BBC presenter Deborah James, who has stage four incurable colon cancer, revealed that her friend had missed more time with her family after her treatment for the same disease was canceled due to COVID-19. Deborah shares the story of tonight’s Panorama episode

Kelly Smith, pictured in Instagram photos, had restarted chemotherapy shortly before lockdown after scans showed that the cancer, initially found in her gut, had spread to her small intestine, her pancreas, lymph nodes, liver, spine, stomach and brain

Kelly Smith, pictured in Instagram photos, had restarted chemotherapy shortly before lockdown after scans showed that the cancer, initially found in her gut, had spread to her small intestine, her pancreas, lymph nodes, liver, spine, stomach and brain

Kelly looks glamorous in a photo shared on Instagram

Kelly looks glamorous in a photo shared on Instagram

Kelly Smith, pictured in Instagram photos, had restarted chemotherapy shortly before lockdown after scans showed that the cancer, initially found in her gut, had spread to her small intestine, her pancreas, lymph nodes, liver, spine, stomach and brain

Stopping treatment robbed Kelly of precious time with her son Finley, six, pictured together

Stopping treatment robbed Kelly of precious time with her son Finley, six, pictured together

Stopping treatment robbed Kelly of precious time with her son Finley, six, pictured together

The documentary features an interview with Kelly, recorded shortly before her death, in which she admits she is afraid of dying.

Kelly lost her battle with the disease on June 13.

Panorama is confronted by Deborah and hears how 165,000 people die of cancer every year – or 450 people a day – but experts fear that another 35,000 could be killed by cancer as a result of the pandemic.

Some two million breast, colon and cervical cancer screening tests have been missed, according to Deborah, raising fears that thousands will get a delayed start to crucial treatment as a result of the pandemic.

The documentary features an interview with Kelly, recorded shortly before her death, in which she admits she is afraid of dying. Pictured, shared in an interview on social media

The documentary features an interview with Kelly, recorded shortly before her death, in which she admits she is afraid of dying. Pictured, shared in an interview on social media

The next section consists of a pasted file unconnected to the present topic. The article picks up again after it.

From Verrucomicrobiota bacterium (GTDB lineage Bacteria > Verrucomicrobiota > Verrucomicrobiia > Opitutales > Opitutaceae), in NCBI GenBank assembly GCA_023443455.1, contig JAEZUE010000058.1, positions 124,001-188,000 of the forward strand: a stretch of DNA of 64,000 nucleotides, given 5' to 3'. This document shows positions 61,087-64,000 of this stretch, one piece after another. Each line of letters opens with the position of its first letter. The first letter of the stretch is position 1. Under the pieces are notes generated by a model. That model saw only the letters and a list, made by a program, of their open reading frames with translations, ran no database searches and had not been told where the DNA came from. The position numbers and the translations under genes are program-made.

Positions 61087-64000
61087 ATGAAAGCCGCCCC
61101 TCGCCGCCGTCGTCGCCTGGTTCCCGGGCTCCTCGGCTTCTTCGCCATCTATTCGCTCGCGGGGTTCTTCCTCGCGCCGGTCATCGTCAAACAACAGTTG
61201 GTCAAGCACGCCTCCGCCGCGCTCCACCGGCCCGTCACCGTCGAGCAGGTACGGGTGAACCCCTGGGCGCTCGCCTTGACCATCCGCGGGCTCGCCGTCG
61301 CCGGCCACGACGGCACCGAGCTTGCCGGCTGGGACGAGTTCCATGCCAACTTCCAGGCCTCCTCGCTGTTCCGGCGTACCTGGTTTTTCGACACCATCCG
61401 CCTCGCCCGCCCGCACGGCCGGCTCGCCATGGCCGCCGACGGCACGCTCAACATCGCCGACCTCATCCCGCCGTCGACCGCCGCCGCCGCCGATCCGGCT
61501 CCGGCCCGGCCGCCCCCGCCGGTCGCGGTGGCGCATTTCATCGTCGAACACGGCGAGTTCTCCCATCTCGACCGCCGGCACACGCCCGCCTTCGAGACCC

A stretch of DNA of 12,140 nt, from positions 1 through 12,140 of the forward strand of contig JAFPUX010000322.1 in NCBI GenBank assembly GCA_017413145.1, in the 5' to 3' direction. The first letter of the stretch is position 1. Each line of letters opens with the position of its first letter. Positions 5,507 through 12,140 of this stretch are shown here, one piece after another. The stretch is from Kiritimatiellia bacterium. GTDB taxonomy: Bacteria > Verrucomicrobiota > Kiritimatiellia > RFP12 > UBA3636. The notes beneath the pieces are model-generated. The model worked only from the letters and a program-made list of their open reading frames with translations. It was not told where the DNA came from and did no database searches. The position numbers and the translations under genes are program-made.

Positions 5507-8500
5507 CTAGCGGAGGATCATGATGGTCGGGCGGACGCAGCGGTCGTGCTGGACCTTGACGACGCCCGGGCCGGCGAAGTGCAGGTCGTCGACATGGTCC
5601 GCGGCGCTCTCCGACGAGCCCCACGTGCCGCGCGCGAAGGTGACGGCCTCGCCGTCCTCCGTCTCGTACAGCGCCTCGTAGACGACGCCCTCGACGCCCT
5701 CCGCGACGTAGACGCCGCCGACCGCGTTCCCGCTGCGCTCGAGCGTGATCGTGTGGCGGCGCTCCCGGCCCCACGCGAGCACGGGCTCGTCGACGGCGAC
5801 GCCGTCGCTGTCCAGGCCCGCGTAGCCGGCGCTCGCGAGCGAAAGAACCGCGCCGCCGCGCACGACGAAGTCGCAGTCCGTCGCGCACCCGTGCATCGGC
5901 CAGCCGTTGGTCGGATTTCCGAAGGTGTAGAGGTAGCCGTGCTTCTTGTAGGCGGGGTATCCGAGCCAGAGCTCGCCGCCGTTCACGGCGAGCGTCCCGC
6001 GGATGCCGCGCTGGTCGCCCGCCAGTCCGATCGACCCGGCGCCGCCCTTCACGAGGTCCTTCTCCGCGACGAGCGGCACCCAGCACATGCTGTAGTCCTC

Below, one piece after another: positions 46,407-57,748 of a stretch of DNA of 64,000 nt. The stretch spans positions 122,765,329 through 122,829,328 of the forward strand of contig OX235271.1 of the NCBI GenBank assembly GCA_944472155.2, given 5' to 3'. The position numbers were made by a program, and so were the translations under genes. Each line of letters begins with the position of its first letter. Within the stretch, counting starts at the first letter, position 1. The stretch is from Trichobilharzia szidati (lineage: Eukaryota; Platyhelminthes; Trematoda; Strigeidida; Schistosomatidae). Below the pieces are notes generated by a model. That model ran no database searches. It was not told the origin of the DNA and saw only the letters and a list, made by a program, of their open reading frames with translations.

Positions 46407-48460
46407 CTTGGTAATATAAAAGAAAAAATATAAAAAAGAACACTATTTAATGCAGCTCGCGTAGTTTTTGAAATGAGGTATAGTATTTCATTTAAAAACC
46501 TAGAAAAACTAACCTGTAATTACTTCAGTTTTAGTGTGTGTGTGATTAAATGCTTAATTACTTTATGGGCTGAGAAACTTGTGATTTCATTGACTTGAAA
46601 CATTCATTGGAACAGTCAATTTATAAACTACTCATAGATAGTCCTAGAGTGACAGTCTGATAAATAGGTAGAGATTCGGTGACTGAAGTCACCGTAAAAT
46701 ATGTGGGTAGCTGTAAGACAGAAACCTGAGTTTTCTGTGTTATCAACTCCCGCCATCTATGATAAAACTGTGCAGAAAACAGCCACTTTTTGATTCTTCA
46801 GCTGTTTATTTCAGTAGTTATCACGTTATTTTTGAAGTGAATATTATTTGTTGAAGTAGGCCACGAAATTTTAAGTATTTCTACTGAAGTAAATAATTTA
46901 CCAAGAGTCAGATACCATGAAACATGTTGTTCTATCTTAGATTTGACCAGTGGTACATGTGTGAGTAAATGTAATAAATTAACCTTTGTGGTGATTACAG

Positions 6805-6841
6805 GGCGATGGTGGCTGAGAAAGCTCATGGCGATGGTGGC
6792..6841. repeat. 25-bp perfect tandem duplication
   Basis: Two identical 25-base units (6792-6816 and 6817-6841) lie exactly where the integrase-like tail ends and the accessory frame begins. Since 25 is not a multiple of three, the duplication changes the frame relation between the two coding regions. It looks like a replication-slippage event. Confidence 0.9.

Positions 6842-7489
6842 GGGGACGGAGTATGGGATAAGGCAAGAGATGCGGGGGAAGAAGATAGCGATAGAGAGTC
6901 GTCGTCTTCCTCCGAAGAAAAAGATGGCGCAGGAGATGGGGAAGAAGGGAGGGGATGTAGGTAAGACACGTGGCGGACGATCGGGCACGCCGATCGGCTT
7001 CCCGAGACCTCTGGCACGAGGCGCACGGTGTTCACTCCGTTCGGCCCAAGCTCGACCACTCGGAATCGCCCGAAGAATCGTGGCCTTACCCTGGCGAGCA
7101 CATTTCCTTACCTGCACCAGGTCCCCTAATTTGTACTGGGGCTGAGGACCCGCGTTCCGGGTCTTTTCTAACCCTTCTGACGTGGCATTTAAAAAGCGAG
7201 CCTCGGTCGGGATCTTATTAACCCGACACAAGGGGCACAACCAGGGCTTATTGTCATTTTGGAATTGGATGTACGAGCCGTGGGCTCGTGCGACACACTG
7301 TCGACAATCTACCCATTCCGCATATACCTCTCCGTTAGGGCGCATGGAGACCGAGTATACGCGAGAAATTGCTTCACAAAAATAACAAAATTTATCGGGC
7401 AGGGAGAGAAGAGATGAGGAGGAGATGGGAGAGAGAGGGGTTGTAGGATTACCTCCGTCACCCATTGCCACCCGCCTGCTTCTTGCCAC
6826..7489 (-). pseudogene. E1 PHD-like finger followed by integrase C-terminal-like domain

The documentary features an interview with Kelly, recorded shortly before her death, in which she admits she is afraid of dying. Pictured, shared in an interview on social media

Deborah wrote in the sun and shared how COVID-19 also deprived Kelly’s family of the opportunity to be by her side in her final hours.

“Hours before Kelly died, her family was forced to make the painful decision to move her to a local hospice,” she wrote. “Coronavirus meant only [her mother] Mandy was able to stand next to her as Kelly slipped away.

“First Covid stopped Kelly’s chemo – then it denied her family the right to be with her eventually.”

Panorama is confronted by Deborah and hears how 165,000 people die of cancer every year - or 450 people a day - but experts fear that another 35,000 could be killed by cancer as a result of the pandemic. Depicted Deborah is on the program tonight

Panorama is confronted by Deborah and hears how 165,000 people die of cancer every year - or 450 people a day - but experts fear that another 35,000 could be killed by cancer as a result of the pandemic. Depicted Deborah is on the program tonight

Panorama is confronted by Deborah and hears how 165,000 people die of cancer every year – or 450 people a day – but experts fear that another 35,000 could be killed by cancer as a result of the pandemic. Depicted Deborah is on the program tonight

But she added, “Kelly’s heartbreaking story isn’t unique. Almost every day since the block, I have received messages from patients who have had concerns about testing and treatment cancellation.

Deborah explained that she had personally been lucky enough to be treated at the beginning of the lockdown and that she was undergoing targeted radiation therapy after her blood test showed her cancer markers were up.

In January, the former deputy head teacher announced that her most recent scans showed ‘no signs of cancer’ in her body for the first time since her diagnosis in 2016, but she still needs regular treatment.

Deborah, a former South West London deputy head, has shared her journey with the disease, including candid photos of herself undergoing treatment

Deborah, a former South West London deputy head, has shared her journey with the disease, including candid photos of herself undergoing treatment

Deborah, a former South West London deputy head, has shared her journey with the disease, including candid photos of herself undergoing treatment

A recent photo of Deborah being treated at the Royal Marsden Hospital in London

A recent photo of Deborah being treated at the Royal Marsden Hospital in London

A recent photo of Deborah being treated at the Royal Marsden Hospital in London

Panorama: Britain’s Cancer Crisis airs on BBC1 tonight at 7:30 PM. Kelly’s family set up a JustGiving page in her name, with proceeds benefiting Cancer Research UK.